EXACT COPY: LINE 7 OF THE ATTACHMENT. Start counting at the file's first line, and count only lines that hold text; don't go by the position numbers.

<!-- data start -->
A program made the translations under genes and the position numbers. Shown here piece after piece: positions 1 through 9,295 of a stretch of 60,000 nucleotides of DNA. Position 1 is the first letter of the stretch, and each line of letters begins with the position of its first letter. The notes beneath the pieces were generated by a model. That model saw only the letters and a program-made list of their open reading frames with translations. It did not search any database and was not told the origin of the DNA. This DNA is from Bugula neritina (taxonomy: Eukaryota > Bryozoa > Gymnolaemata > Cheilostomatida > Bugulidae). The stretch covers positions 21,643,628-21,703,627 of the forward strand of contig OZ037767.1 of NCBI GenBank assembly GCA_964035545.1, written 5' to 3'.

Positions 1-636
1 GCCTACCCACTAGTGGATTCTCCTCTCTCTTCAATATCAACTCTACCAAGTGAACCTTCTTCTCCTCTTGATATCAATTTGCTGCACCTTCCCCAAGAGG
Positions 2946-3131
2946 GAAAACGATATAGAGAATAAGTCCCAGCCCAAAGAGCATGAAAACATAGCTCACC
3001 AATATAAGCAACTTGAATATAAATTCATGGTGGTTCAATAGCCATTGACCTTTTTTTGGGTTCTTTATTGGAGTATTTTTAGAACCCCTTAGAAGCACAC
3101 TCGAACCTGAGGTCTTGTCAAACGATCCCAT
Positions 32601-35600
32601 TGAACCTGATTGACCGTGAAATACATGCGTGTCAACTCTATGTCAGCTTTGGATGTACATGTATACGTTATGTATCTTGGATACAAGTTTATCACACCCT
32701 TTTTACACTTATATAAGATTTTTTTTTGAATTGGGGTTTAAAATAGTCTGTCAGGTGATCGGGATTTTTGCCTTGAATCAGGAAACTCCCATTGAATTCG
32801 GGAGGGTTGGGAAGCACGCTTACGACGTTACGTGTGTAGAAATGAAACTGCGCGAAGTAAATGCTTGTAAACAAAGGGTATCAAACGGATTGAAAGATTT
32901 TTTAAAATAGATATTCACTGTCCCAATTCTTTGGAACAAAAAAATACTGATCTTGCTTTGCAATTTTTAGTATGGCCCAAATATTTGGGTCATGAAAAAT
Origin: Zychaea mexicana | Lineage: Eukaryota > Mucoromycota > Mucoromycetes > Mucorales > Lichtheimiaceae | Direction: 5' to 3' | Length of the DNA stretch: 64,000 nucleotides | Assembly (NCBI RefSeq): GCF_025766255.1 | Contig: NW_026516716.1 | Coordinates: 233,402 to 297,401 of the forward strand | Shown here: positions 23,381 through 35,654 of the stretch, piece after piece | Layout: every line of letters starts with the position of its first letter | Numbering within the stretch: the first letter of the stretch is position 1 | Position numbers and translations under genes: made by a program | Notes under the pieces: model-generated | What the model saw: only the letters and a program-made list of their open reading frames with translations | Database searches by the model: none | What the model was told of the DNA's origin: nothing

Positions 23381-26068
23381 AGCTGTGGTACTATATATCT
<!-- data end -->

3101 TCGAACCTGAGGTCTTGTCAAACGATCCCAT